Higher One to pay $7.5M to settle shareholder suit

BY Christopher Hoffman

The defunct New Haven company Higher One will pay $7.5 million to settle a shareholder lawsuit charging executives with mismanagement and insider trading.
A tentative settlement has been reached in a shareholder lawsuit charging executives of the defunct Higher One company with mismanagement and insider trading.

Under the agreement, the defendants' insurers will pay $7.5 million to compensate shareholders and cover legal and other fees related to the action, according to the court.

Investors who bought shares in the once-highflying New Haven company between Aug. 7, 2012 and Aug. 8, 2014 will receive notice in the coming weeks that they are eligible to apply for compensation, the claims administrator said.

U.S. District Court Judge Alvin W. Thompson tentatively approved the settlement last month.

How much investors will receive per share has yet to be determined and is subject to court approval, said Matthew L. Tuccillo of Pomerantz LLP in New York, the plaintiffs' attorney.

"This settlement is very fair to the class of investors and follows several years of hard-fought litigation," Tuccillo said. "The plaintiffs are grateful for the attention and consideration of Judge Thompson who really moved the case forward."

Attorneys for the defendants, who include two of company's founders, did not return calls requesting comment. In the settlement, the defendants continue to deny the allegations.

Once celebrated by elected officials and Yale University as a role model of entrepreneurship, Higher One was crippled by nearly $60 million in restitution orders and fines imposed by federal bank regulators for allegedly abusive and illegal business practices. Unable to pay, the company sold itself off in pieces in 2015 and 2016.

Founded in a dorm room in 2000 by three Yale undergraduates, Higher One's primary business was distributing college financial aid refunds – money left over after students pay their tuition and fees. The company, which at one time served 13 million students on more than 1,900 campuses, made most of its profits through bank fees that federal regulators later concluded were abusive and poorly disclosed.

The shareholder suit, filed in 2014 in U.S. District Court in Connecticut, alleged that Higher One executives doomed the company by failing to implement settlements they reached with federal regulators.

The action further charges executives with insider trading, alleging they sold at least $12.5 million worth of their Higher One stock, while falsely assuring potential investors the company was healthy. Among those alleged to have engaged in insider trading were two of the firm's founders, Miles Lasater and Mark Volchek, who netted $1.1 million and $1.9 million respectively in the stock sales, the suit charges.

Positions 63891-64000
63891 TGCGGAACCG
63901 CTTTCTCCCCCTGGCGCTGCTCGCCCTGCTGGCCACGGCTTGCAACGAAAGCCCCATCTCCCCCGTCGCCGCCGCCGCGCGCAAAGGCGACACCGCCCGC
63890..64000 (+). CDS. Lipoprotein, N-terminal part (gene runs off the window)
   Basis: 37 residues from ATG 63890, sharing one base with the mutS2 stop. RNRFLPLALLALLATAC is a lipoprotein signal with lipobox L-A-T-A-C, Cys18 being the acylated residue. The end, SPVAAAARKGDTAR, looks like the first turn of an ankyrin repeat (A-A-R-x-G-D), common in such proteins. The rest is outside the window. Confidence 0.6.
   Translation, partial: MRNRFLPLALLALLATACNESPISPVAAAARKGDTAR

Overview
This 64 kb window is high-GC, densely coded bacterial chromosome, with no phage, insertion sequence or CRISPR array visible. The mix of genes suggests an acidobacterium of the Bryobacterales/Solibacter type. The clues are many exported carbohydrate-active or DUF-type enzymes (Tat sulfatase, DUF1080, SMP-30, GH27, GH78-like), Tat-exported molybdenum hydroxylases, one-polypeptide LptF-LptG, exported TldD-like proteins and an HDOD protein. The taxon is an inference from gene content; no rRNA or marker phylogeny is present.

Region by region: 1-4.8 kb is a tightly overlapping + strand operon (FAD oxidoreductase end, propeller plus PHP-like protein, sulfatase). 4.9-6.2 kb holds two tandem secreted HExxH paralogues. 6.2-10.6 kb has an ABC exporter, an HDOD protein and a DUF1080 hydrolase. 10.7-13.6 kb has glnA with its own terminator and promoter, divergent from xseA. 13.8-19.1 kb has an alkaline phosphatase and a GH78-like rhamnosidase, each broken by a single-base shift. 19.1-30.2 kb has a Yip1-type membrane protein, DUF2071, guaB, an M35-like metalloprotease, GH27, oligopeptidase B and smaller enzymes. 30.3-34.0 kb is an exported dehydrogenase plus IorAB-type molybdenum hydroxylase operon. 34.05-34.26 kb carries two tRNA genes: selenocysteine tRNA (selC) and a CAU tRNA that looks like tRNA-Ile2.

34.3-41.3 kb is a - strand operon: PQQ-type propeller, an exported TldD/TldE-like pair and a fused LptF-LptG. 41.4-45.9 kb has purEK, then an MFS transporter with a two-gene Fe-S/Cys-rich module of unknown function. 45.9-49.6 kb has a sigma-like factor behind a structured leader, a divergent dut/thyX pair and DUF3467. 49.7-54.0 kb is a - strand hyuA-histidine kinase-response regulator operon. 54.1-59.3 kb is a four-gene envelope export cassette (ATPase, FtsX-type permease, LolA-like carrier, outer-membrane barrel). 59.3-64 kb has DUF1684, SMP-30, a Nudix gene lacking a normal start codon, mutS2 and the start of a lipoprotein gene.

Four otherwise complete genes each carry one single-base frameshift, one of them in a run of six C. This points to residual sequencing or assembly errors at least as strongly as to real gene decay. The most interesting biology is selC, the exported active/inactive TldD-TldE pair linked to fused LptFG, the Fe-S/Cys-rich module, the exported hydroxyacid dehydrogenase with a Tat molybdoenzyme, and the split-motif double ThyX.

Higher One's third founder, Sean Glass, left the company in 2008.

The lawsuit relied heavily on whistleblowers from inside the company. One former employee assigned to rewrite policies and procedures as required by a settlement called the company's compliance effort "a joke," according to the suit. Changes mandated by agreements with regulators were never fully implemented because employees were never retrained or even told about them, whistleblowers said.

Higher One was controversial almost from its inception, generating student revolts at various schools over the years, including Portland State University, University of Houston and University of Montana. Students complained that they were all but forced to open Higher One bank accounts, which the company offered through a banking partner, to get timely access to their refunds and then gouged with excessive, unfair and poorly disclosed fees.

Particularly resented and criticized was a requirement that students have merchants run their Higher One bank cards as credit instead of debit transactions or face a 50-cent fee.

After years of slow growth, the company's fortunes blossomed with the 2008 financial crisis. Facing severe budget cuts, public colleges and universities in particular flocked to Higher One to save money on distribution of refund checks. The company exploded in size, catching the attention of Wall Street and going public in 2010. At one time, the firm employed as many as 240 people.

Shortly after moving into a new headquarters funded in part by state assistance in 2012, federal banking regulators began cracking down on the company. Meanwhile, the firm was hit with multiple class action consumer lawsuits alleging abusive practices. Elected officials weighed in, with U.S. Sen. Sherrod Brown, D-Ohio, accusing the company of "abusing" students and advising them to be wary of its services.

Tuccillo said it's too soon to say how many shareholders will receive money from the settlement. Applications to receive funds must be postmarked no later than May 26, according to the court.

Thompson will hold another hearing on the settlement on July 10, according to the court.

Christopher Hoffman can be reached at